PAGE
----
Locating In-betweenness Belonging. Translocational Positionality, and the Cultural Heritage of Drammenian Turks
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- Culture studies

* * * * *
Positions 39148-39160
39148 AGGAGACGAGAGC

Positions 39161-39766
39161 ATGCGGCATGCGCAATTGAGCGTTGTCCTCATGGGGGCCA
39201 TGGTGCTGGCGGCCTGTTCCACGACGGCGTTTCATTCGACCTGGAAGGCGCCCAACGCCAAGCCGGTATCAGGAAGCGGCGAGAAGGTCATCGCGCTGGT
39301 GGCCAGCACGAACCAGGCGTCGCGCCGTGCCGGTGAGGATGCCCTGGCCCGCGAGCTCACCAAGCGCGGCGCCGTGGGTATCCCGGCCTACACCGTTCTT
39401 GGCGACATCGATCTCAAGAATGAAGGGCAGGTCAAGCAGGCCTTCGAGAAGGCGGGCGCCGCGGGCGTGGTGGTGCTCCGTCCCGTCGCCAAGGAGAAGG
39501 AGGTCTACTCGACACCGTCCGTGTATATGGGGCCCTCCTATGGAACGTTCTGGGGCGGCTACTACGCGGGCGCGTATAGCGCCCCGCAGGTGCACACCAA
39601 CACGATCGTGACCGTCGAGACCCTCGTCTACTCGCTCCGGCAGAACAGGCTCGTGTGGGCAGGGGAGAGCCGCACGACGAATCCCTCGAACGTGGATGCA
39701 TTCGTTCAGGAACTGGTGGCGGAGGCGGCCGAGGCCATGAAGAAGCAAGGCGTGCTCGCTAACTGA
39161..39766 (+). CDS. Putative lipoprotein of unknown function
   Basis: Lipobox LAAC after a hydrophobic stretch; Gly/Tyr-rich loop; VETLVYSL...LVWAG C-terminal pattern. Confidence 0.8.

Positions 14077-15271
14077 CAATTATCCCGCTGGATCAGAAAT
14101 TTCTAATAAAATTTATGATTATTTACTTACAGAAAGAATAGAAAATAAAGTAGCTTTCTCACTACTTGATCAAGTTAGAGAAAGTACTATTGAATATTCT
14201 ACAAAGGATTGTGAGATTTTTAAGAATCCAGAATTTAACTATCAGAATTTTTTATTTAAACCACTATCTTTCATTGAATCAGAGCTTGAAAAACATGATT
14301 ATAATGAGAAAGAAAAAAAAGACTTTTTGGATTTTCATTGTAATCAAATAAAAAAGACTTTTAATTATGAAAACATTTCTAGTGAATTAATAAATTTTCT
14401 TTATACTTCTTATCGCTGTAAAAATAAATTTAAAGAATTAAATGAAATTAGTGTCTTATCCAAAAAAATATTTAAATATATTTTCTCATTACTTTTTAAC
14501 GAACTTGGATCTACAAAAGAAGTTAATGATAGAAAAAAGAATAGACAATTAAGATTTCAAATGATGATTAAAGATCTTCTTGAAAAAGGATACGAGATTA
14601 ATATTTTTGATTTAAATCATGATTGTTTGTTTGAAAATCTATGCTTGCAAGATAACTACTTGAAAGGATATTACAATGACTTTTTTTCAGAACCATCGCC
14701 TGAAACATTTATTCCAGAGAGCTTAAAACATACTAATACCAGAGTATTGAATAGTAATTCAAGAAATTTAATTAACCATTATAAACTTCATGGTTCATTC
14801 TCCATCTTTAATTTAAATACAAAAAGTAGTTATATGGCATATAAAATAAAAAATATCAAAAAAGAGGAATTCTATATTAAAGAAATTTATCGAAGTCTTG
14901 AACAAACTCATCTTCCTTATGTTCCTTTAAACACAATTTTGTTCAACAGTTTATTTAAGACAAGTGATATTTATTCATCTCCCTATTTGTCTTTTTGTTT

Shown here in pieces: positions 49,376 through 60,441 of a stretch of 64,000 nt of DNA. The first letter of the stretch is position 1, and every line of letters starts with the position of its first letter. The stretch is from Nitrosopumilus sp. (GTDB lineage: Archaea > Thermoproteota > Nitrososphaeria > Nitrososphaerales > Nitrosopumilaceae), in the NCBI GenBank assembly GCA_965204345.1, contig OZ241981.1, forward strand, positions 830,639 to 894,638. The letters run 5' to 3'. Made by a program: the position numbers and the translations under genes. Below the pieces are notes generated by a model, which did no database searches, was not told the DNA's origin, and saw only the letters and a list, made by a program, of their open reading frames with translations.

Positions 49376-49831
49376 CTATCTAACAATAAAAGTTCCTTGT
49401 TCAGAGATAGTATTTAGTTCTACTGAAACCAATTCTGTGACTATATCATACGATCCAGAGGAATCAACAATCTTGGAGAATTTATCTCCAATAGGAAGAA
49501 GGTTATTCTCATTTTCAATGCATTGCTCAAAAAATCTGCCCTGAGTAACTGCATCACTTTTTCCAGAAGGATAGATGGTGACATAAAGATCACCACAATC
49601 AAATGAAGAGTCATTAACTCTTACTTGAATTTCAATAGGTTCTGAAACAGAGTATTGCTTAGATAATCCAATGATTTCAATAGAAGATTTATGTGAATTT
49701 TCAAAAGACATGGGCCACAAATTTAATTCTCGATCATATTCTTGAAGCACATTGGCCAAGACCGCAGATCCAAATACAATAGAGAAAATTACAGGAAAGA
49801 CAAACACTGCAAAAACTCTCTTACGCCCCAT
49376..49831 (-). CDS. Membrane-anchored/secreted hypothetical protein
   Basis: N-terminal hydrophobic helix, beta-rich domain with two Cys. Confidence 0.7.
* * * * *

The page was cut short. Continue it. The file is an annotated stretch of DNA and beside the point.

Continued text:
This thesis analyses belonging, translocational positionality, and the cultural heritage of people of Turkish descent inhabiting Drammen. In light of the settlement in this mid-sized Norwegian city, it discusses the ways Norwegian Turks use and create spaces and places in Drammen, influencing its landscape. The thesis explores respondents’ expressions of belonging on a median level, focusing on Turkish-run facilities in Drammen including shops, restaurants, cultural associations, and mosques. Furthermore, on the individual level, it focuses on the ways they conceptualise home in their narratives. The findings suggest that the idea of home comprises strong attachments to the social and physical spaces of Drammen, as well as an idealised longing to the ancestral homeland. However, the latter lacks the feeling of home. Furthermore, the thesis explores the complex construction of respondents’ identity. Employing a translocational positionality framework (Anthias, 2002, 2008, 2013), it discusses the everyday routines of Norwegian Turks, uncovering various identifications of respondents ranging from belonging to Turkishness and Islam to a strong identification with Norwegian society and the ‘spaces of foreigners’ attached to it. The ‘spaces of foreigners’ refer to respondents’ name for arenas within which people of minority background act. The author suggests that each identification of the respondents influences their experiences of other social roles and positions and their ways of exercising everyday practices. Therefore, only by approaching them as a whole can a complete picture of the complex identity of the respondents be obtained. Finally, the thesis investigates the engagement of Norwegian Turks with cultural heritage on the micro, mezzo, and macro levels. It exemplifies the incorporation of elements of Norwegian heritage into Turkish traditions and how participation in Norwegian heritage involves ethnic habits comprising food and feasting patterns that are assumed Turkish. The main argument attempted by this work is that the complex positionality of Norwegian Turks is localised in Drammen and influenced by the local circumstances of the city and the organisation of Norwegian society in general. Respondents have adapted their habits to the Norwegian reality, while they are rooted in Norway, even though their identification with the idea of being Turkish remains strong.